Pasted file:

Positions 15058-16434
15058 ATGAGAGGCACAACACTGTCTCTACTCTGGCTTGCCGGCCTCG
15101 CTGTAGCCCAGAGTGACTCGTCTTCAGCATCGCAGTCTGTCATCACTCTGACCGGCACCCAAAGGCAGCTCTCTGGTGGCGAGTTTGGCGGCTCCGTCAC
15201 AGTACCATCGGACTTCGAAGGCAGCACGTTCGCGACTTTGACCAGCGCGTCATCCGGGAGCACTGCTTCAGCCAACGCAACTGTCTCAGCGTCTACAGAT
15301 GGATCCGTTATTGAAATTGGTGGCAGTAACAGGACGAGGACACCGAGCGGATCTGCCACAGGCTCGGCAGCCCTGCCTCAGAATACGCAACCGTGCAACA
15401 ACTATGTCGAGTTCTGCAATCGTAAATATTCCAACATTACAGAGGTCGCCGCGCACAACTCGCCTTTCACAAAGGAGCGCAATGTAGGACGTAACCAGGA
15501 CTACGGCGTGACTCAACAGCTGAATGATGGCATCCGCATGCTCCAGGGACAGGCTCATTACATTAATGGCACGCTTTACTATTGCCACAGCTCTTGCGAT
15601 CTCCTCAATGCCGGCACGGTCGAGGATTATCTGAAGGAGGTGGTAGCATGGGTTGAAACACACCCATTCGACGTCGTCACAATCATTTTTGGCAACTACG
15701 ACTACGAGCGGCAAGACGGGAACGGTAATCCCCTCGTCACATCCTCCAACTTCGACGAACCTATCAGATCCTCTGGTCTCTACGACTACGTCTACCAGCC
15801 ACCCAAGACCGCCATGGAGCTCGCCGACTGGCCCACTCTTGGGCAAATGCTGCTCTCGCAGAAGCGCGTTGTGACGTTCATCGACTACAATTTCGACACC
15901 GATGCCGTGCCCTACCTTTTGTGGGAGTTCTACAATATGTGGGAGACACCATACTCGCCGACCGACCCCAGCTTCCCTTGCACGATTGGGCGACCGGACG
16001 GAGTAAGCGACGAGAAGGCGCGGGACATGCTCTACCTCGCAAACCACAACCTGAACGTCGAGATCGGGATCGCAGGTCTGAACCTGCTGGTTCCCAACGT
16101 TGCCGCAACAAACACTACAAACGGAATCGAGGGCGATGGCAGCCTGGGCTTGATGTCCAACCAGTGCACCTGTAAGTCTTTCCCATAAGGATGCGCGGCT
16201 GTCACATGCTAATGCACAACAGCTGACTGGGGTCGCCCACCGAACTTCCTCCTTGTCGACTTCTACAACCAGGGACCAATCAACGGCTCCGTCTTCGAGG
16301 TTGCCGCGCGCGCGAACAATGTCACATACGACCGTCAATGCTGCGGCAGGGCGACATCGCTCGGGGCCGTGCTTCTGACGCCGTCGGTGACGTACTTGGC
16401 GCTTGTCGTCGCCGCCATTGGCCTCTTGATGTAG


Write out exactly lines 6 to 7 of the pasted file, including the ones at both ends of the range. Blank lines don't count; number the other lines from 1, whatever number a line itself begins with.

15401 ACTATGTCGAGTTCTGCAATCGTAAATATTCCAACATTACAGAGGTCGCCGCGCACAACTCGCCTTTCACAAAGGAGCGCAATGTAGGACGTAACCAGGA
15501 CTACGGCGTGACTCAACAGCTGAATGATGGCATCCGCATGCTCCAGGGACAGGCTCATTACATTAATGGCACGCTTTACTATTGCCACAGCTCTTGCGAT